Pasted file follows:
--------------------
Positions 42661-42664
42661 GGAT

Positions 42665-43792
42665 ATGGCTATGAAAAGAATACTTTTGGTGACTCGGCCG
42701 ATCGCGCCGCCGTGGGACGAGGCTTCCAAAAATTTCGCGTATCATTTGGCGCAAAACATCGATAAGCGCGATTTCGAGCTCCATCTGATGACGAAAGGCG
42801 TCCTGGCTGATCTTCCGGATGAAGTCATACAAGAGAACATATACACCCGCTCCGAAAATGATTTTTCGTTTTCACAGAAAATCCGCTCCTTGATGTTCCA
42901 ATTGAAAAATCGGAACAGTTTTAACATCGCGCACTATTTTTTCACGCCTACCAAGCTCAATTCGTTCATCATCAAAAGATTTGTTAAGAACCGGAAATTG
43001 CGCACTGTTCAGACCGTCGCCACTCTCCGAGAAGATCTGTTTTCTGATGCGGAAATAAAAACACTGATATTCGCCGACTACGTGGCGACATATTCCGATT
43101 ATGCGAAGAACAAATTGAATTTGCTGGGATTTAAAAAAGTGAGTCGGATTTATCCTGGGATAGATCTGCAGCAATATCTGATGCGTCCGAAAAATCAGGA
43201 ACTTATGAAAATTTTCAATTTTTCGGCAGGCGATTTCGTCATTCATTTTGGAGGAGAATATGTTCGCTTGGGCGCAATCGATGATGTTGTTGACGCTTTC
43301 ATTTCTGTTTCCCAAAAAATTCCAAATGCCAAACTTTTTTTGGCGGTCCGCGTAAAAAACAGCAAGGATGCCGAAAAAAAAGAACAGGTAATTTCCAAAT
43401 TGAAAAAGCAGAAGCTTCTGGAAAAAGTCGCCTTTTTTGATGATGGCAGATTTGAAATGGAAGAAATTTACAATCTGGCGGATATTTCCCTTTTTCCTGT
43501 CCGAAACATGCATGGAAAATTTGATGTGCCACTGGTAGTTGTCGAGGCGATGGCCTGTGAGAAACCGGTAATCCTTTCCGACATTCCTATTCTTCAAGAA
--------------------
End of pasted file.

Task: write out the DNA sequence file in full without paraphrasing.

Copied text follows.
Positions 42661-42664
42661 GGAT

Positions 42665-43792
42665 ATGGCTATGAAAAGAATACTTTTGGTGACTCGGCCG
42701 ATCGCGCCGCCGTGGGACGAGGCTTCCAAAAATTTCGCGTATCATTTGGCGCAAAACATCGATAAGCGCGATTTCGAGCTCCATCTGATGACGAAAGGCG
42801 TCCTGGCTGATCTTCCGGATGAAGTCATACAAGAGAACATATACACCCGCTCCGAAAATGATTTTTCGTTTTCACAGAAAATCCGCTCCTTGATGTTCCA
42901 ATTGAAAAATCGGAACAGTTTTAACATCGCGCACTATTTTTTCACGCCTACCAAGCTCAATTCGTTCATCATCAAAAGATTTGTTAAGAACCGGAAATTG
43001 CGCACTGTTCAGACCGTCGCCACTCTCCGAGAAGATCTGTTTTCTGATGCGGAAATAAAAACACTGATATTCGCCGACTACGTGGCGACATATTCCGATT
43101 ATGCGAAGAACAAATTGAATTTGCTGGGATTTAAAAAAGTGAGTCGGATTTATCCTGGGATAGATCTGCAGCAATATCTGATGCGTCCGAAAAATCAGGA
43201 ACTTATGAAAATTTTCAATTTTTCGGCAGGCGATTTCGTCATTCATTTTGGAGGAGAATATGTTCGCTTGGGCGCAATCGATGATGTTGTTGACGCTTTC
43301 ATTTCTGTTTCCCAAAAAATTCCAAATGCCAAACTTTTTTTGGCGGTCCGCGTAAAAAACAGCAAGGATGCCGAAAAAAAAGAACAGGTAATTTCCAAAT
43401 TGAAAAAGCAGAAGCTTCTGGAAAAAGTCGCCTTTTTTGATGATGGCAGATTTGAAATGGAAGAAATTTACAATCTGGCGGATATTTCCCTTTTTCCTGT
43501 CCGAAACATGCATGGAAAATTTGATGTGCCACTGGTAGTTGTCGAGGCGATGGCCTGTGAGAAACCGGTAATCCTTTCCGACATTCCTATTCTTCAAGAA